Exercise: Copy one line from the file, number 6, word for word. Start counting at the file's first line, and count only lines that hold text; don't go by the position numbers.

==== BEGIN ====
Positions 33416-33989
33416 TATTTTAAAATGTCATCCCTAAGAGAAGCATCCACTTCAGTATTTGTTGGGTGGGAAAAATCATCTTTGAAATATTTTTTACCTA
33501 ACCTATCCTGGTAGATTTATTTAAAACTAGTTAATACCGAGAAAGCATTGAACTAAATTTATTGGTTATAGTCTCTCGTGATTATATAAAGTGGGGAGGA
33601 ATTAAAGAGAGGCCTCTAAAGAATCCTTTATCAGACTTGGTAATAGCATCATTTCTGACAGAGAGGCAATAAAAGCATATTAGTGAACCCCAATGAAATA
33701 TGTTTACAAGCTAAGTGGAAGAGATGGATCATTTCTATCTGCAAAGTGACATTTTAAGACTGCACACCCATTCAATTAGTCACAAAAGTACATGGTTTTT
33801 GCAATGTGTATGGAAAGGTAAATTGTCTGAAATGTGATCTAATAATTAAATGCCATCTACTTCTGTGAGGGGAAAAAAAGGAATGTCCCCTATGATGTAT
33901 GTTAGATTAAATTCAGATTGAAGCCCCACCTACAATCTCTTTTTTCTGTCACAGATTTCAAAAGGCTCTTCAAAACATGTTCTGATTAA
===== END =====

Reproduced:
33801 GCAATGTGTATGGAAAGGTAAATTGTCTGAAATGTGATCTAATAATTAAATGCCATCTACTTCTGTGAGGGGAAAAAAAGGAATGTCCCCTATGATGTAT